A Dutchman, Captain Martin Sperling, then set out in a yawl from the salvage vessel Van der Tak and at great risk from the waves and Berlin’s bilge keel, manoeuvred alongside the wreck, climbed aboard and lowered the three remaining women passengers to the yawl. Captain Sperling regained the yawl and succeeded in bearing away and return to the safety of the harbour.
The heroic actions of the Dutch seaman resulted in the rescue of 15 people from Berlin – six women and four men passengers plus five crew. Sadly 128 people were drowned (48 crew and 80 passengers) within a short distance from the shore.
One notable passenger on the vessel was Mr Herbert, a King’s Messenger travelling with diplomatic bags, including ones for Berlin, Copenhagen and Tehran. Included in the Tehran bag was the jewelled sword and decorations and all his other orders and ribbons including the insignia of the Knight Grand Commander of the Royal Victorian Order belonging to Prince ala-as-Saltanch. Although it is believed that Mr Herbert’s body was recovered on 16 March, the family asked for it to be treated as unidentified. The sword was recovered in early April.
A second notable victim was Hendrik Spijker of the Spyker car company. Following his death in the sinking investigations revealed that the company’s finances were in a parlous state, leading to the company’s bankruptcy declaration.
At the formal inquiry at Caxton hall, the loss of the s.s Berlin was put down to an error of judgement during an exceptional North West gale, not allowing for the new waterway and exceptional nw gale, not allowing for the strength of the wind and tide. Part of the insurance money was donated by the Great Eaer. to St.Gabriels, church, Parkeston to move, rebuild and renovate the organ at the new church of st.paul’s in memory of those who lost their lives.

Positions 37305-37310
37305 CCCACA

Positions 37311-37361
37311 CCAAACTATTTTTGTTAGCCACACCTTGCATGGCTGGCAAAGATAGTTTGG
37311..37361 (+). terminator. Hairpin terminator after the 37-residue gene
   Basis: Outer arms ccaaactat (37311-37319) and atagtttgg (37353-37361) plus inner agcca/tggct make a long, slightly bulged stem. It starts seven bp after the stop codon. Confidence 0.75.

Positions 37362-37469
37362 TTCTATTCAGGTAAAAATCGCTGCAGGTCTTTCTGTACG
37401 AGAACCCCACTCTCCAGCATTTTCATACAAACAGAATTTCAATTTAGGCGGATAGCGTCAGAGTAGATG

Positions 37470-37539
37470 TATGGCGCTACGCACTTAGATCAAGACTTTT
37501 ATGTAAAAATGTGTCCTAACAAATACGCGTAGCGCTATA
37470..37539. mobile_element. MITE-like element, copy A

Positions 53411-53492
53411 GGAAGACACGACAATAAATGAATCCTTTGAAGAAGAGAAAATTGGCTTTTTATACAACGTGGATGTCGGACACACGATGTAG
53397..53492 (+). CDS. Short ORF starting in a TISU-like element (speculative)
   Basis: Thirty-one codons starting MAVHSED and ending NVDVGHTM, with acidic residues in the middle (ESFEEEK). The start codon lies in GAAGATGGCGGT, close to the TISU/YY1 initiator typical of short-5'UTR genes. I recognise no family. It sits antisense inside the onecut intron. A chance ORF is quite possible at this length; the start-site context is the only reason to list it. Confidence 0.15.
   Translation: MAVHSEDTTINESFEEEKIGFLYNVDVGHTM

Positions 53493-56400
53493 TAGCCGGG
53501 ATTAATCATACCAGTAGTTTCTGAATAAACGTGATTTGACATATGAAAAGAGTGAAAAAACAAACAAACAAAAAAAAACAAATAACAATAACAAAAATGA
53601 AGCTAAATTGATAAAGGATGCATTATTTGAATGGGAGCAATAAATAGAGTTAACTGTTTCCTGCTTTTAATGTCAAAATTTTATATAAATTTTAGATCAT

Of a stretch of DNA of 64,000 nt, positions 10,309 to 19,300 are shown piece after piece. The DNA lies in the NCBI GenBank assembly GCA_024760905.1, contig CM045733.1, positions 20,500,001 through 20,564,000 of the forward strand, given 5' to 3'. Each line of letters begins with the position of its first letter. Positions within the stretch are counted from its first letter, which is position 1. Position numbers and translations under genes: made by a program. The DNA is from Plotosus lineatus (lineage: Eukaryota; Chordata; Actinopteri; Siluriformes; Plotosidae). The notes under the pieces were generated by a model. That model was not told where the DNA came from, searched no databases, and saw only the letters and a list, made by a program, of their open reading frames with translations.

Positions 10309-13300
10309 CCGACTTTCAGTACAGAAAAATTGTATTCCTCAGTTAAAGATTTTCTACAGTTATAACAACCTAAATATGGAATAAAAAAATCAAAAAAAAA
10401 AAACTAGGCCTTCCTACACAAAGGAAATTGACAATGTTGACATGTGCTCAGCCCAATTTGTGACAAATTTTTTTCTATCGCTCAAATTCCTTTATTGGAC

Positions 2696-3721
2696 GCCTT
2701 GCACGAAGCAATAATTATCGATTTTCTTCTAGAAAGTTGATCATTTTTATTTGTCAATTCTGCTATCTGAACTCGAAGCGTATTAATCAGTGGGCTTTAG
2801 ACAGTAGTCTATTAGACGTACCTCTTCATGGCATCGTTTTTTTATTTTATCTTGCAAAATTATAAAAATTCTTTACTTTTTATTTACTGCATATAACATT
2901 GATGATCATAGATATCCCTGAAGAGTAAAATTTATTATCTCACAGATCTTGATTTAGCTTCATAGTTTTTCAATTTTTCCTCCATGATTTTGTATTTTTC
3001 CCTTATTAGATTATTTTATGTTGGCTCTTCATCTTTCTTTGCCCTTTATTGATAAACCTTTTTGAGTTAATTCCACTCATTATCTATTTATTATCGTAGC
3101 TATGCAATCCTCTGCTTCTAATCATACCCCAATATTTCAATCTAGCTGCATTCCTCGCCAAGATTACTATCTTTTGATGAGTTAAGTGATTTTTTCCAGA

In command was captain precious,the senior Captain of the fleet, an old servant whom had risen through the ranks during his 26 years with the Great Eastern Railway company. He could only account for the weather being the cause of the disaster, a terrific gale was blowing at the time. He leaves a wife and several children, all of whom except are grown up. Two are in the employ of the G.E.R. at Parkeston, and a daughter is in a G.E.R. refreshment room at Ipswich. He also leaves an aged father and mother, who live at Harwich, the father being a pensioned Customs officer. A man of wonderful nerve, Capt. Precious was equalled by few for coolness and judgement in a fog or moments of danger. He served on several of the other seven boats belonging to the Company, and was widely known and highly esteemed. Mr Busk, the manager of the G.E.R. Continental Department, told a Chronicle representative that Capt. Precious was a most able man, and the Company had the greatest confidence in him.
“Capt. J Precious, the officer commanding the boat, was a fine man, and most competent officer, aged 45 years. He took no risks whatever. He had been in the service of the G.E.R. Company from a lad, and had been over this route thousands of times. He was the senior captain of the fleet.”
“Capt. Precious’s son, a young fellow some 20 years of age, called at Liverpool Street. The officials at once told him that the report was true that his father, Capt. Jack Precious, was amongst those who had gone down. Overcome by emotion young Precious put his handkerchief to his eyes and without making any comment, walked quietly away.”
Harwich & Dovercourt Newsman 2nd March 1907
“Mrs John Precious and Family wish to Thank the many Friends for the kind sympathy shown to them in their painful and sudden bereavement through the disaster to the S.S. “Berlin”, in the death of their Husband and Father.
The Following is the official list of the officers and crew of the SS Berlin:
FISHER, FARTHING, CARTER, POND, RYCRAFT survived the wreck. Charles MILLS, Fourth Engineer not listed – also drowned.